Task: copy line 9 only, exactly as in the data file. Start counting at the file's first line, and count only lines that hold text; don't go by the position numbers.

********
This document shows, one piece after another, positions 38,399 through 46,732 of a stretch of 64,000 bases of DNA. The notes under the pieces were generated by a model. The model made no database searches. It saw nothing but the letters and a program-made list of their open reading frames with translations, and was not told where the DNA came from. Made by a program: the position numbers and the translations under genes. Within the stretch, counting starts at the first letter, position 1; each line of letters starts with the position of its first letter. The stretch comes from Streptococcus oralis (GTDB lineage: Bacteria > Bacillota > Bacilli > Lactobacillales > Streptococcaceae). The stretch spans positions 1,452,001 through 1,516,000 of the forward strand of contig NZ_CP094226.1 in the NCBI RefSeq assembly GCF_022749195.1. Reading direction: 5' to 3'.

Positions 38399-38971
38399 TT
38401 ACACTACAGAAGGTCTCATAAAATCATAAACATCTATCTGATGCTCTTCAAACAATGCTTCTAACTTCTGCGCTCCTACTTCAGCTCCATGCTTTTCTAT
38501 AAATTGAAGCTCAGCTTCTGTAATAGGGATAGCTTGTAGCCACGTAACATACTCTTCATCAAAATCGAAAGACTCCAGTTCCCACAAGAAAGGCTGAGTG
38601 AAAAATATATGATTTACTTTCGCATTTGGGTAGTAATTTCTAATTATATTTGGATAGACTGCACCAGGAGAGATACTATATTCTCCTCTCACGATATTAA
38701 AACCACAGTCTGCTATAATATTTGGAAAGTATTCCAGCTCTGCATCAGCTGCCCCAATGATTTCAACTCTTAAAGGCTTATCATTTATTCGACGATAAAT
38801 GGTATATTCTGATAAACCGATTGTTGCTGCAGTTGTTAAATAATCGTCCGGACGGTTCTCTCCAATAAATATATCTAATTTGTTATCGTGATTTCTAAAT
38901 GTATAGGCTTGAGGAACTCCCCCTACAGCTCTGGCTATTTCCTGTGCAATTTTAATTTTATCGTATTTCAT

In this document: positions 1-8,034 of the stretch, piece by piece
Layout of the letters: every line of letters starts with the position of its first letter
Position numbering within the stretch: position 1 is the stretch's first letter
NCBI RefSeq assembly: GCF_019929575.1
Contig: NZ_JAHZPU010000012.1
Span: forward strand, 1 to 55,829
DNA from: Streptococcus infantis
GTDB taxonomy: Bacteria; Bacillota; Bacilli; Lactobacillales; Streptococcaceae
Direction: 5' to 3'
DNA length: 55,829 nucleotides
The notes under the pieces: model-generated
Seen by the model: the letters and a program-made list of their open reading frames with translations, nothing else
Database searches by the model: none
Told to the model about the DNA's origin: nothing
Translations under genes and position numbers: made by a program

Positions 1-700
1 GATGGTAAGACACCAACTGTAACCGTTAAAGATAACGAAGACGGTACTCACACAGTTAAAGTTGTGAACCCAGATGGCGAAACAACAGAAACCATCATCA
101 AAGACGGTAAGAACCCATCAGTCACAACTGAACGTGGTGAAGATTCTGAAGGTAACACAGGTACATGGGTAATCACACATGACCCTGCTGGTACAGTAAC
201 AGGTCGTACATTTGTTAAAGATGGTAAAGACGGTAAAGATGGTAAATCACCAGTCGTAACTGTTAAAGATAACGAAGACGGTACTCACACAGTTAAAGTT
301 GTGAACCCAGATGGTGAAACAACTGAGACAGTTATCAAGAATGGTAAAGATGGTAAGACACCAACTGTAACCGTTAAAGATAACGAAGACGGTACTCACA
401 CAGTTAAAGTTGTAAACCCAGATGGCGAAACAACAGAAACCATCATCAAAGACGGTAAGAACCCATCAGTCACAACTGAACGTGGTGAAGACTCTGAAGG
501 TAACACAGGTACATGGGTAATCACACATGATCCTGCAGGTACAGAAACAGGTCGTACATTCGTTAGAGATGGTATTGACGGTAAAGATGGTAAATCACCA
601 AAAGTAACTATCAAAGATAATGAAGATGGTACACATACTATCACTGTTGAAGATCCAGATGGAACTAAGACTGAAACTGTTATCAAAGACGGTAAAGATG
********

38901 GTATAGGCTTGAGGAACTCCCCCTACAGCTCTGGCTATTTCCTGTGCAATTTTAATTTTATCGTATTTCAT